The Not-So-Dysfunctional Family

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Status: Finished  |  Genre: Thrillers  |  House: Booksie Classic

Taylor couldn't have a better life. Two loving parents, a furry companion, and a peaceful neighborhood. What could possibly ruin her happy life?

When the bus dropped Taylor to the nearest bus stop to her house, she felt a strange rush of adrenaline zap through her body. She looked to her house, only about a block away, then to the setting sun and admired its gentle kisses against the blushing clouds. Her friend called out to her, probably telling their goodbyes, but she couldn’t shake the feeling that her mind should be elsewhere. She turned around, waved at her friend, then pivoted on her heel.  She clasped her hands behind her back and began her usual walk home. The fallen leaves crunched under her boots as she briskly walked. A crow cawed overhead, and a squirrel ran away while she neared it. However, something seemed to be missing.

She noticed that the neighborhood — specifically, her house — was unusually quiet. Her father hadn’t come out the front door with his typical smile on his face and his welcoming arms, her dog had not burst between his legs and leap onto her torso to give her his daily greetings. Strange indeed, since her dad’s car was still parked in the driveway.  

Taylor disregarded her sudden urge of paranoia. Maybe he was busy with a business call, she thought. It wasn’t an unusual idea, as he was weighed down with calls some days.  But still, she couldn’t shake the feeling that she should be on high alert. Her fingers quivered in their loose grip on each other; she tightens them to cease their trembling.  

Her eyes travelled to the kitchen window — visible from the front of the house — and noticed that the light was on. That was a good sign, at least. Maybe her mom was busy cooking something while Dad was chatting away with grumpy business people. She smiled slightly as she took solace with the thought. Her family seemed to be one of the least dysfunctional ones, to her approval. With a silent laugh, she approached the concrete steps that led to her white front door.  

Her hand twisted the brown knob, but noticed it was locked. She frowned and knocked briskly three times, the sound seemingly echoing through the neighborhood. Silence. Puzzled, Taylor knocked again, a bit harder than before. Again she received no response, no voice of greeting from the other side, no bark from her dog. Nothing.  

She then remembered the spare key, always hidden somewhere near the front door. She looked under the place mat at her feet, but found nothing; that would’ve been too easy. She put the place mat back down and looked by the swinging bench on the other side of her small front porch. Nothing. Then she held up a flower pot and found it. Grabbing it, she turned and shoved the key into the lock, happy with the gentle sound of the door unlocking.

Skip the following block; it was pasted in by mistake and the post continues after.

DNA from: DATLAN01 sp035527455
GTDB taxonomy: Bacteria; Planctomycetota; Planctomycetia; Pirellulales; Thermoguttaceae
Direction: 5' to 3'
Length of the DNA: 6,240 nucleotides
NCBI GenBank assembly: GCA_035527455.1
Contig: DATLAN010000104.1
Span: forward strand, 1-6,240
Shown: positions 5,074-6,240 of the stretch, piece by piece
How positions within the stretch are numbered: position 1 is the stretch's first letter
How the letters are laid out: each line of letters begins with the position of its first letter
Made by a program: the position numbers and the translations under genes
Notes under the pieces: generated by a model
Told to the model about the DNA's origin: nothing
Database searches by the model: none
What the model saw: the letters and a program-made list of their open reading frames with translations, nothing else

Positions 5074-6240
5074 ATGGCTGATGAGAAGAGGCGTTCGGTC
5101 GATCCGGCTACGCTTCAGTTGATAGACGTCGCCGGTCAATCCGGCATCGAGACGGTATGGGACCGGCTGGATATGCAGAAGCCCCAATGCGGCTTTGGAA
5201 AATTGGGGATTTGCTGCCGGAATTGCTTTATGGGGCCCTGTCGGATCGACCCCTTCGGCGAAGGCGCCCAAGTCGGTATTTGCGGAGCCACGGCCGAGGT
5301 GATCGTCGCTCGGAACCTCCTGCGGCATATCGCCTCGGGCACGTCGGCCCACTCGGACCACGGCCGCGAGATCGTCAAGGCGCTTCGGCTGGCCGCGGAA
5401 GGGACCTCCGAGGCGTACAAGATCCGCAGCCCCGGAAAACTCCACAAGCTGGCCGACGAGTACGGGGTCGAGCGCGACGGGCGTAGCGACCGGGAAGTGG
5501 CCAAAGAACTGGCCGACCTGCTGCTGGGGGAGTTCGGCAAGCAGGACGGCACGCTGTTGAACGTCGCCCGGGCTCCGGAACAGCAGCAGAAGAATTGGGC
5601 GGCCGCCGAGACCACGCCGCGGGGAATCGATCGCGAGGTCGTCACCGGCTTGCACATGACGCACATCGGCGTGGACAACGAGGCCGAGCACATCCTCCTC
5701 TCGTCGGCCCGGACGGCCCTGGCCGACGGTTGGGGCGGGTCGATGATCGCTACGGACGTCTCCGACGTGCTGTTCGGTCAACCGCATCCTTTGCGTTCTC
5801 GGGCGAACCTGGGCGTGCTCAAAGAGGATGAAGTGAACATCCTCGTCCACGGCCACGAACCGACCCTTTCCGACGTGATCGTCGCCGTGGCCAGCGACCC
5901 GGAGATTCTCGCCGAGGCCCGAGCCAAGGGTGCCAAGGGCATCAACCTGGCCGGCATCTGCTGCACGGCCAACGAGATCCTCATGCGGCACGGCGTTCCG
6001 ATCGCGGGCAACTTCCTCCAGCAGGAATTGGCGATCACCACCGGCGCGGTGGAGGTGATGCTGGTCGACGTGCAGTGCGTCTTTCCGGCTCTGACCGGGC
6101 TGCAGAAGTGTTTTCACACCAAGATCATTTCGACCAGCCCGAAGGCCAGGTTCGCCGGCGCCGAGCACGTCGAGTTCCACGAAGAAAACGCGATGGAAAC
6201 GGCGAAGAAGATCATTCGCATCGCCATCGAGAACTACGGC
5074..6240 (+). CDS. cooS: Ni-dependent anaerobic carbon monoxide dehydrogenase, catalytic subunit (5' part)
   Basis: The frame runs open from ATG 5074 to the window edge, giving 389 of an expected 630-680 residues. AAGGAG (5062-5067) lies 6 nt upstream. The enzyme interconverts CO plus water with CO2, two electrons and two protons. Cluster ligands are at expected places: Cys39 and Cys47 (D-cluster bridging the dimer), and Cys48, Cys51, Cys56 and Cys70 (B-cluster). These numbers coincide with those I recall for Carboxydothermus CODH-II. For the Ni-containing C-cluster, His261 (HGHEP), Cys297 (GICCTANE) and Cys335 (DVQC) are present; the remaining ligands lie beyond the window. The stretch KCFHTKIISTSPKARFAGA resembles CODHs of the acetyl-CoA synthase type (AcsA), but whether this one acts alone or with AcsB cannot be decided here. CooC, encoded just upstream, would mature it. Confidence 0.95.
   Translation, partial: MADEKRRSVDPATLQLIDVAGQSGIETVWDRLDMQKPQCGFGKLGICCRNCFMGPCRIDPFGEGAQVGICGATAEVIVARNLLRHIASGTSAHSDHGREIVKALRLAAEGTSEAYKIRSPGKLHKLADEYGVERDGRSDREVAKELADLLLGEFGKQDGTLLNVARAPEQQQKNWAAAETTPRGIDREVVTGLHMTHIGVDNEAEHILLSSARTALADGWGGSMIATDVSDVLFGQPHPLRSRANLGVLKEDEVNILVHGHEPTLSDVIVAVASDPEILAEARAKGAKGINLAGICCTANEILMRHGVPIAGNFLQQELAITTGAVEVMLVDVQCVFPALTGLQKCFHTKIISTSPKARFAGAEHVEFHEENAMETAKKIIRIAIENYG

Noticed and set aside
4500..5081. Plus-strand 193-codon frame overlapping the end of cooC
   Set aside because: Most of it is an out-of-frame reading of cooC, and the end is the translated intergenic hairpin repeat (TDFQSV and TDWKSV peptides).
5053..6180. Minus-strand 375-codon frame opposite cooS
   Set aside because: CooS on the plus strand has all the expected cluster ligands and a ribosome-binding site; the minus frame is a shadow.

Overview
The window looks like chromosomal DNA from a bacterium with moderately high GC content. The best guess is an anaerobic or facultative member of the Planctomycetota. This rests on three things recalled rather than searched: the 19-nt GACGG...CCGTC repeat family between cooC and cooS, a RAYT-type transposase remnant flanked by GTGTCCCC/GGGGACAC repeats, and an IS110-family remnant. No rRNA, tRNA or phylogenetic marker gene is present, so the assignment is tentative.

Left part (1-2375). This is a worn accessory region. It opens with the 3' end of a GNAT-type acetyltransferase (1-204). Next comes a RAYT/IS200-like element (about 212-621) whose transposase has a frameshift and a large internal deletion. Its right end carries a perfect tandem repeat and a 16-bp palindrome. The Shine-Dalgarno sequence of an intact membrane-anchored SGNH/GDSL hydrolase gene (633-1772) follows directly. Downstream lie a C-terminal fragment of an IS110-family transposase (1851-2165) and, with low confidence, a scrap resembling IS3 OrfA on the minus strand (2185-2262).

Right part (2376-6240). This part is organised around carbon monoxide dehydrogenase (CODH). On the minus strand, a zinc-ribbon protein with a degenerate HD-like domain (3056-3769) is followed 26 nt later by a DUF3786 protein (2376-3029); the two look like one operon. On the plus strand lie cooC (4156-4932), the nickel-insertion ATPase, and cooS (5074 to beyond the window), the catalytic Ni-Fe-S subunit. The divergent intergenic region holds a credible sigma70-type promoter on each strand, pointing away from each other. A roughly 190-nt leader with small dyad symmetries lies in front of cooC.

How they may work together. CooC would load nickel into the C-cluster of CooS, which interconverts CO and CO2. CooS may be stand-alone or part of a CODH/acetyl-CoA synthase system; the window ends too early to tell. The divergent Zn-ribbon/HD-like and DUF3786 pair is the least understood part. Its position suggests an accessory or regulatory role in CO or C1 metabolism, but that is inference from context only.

The front door creaked open eerily with Taylor’s slow pull. A tiny shiver ran up her spine, but nonetheless entered her home. Most of the lights were off, except for the kitchen light and the living room light. Her dog, Kaiser, wasn’t in his dog bed. Mud scuffed the wood flooring, leading here and there. It seemed there was a tussle. Taylor, beyond perplexed, traced the tracks with her eyes. The mud was thrown against the wall and the staircase, as if someone had come running through the hall. A separate trail led to the kitchen. She could hear the sink still running, and smelled something burning. 

Taylor mustered a steady breath and called out for her mother. She heard nothing in response. She called out again, a bit louder than before, but was suddenly interrupted by a loud clatter from the kitchen. Startled, she ran into the room. 

The sink was beginning to overflow; she walked over and pushed the knob down. She unplugged the stopper from the sink and turned around. The pantry door was barely ajar in front of her, and beyond it was a faint swishing sound, like liquids pouring out of a bottle. Taylor gulped and approached the pantry. She grabbed the knob and pulled, not needing to twist it, and almost shrieked from the sight.

Her mother lied against the wall, below the wine shelf, with a bloody hole gaping through one side of her head to the other; an entrance and exit hole. Two bottles of their family’s best wine were tilted into her open mouth, held in her tied up and bone-locked hands, her eyes dazed and glassy as she stared into the world of the dead. Her skin was ghostly pale, her head and torso painted by her own blood. 

Taylor’s mouth opened, but no sound could escape it except a quiet shrill of a cry. She turned her head away from the sight and ran out, a mixture of a hot and a cold sweat coating her body. All she could think was the phrase, “Oh my God” over and over, chanting it like a mantra. She dug for her cell phone in her pocket and unlocked it, pulled up the Phone app and dialed 911. 

“911, what is your emergency?” the operator said calmly.

“P-Please, help me!” Taylor cried, her emotions clouding her entire mind. “My mo-om! My mom!”

“Ma’am, I need you to tell me what’s wrong,” the operator replied, a sense of alarm tinted in her tone. “What’s happened to your Mom?”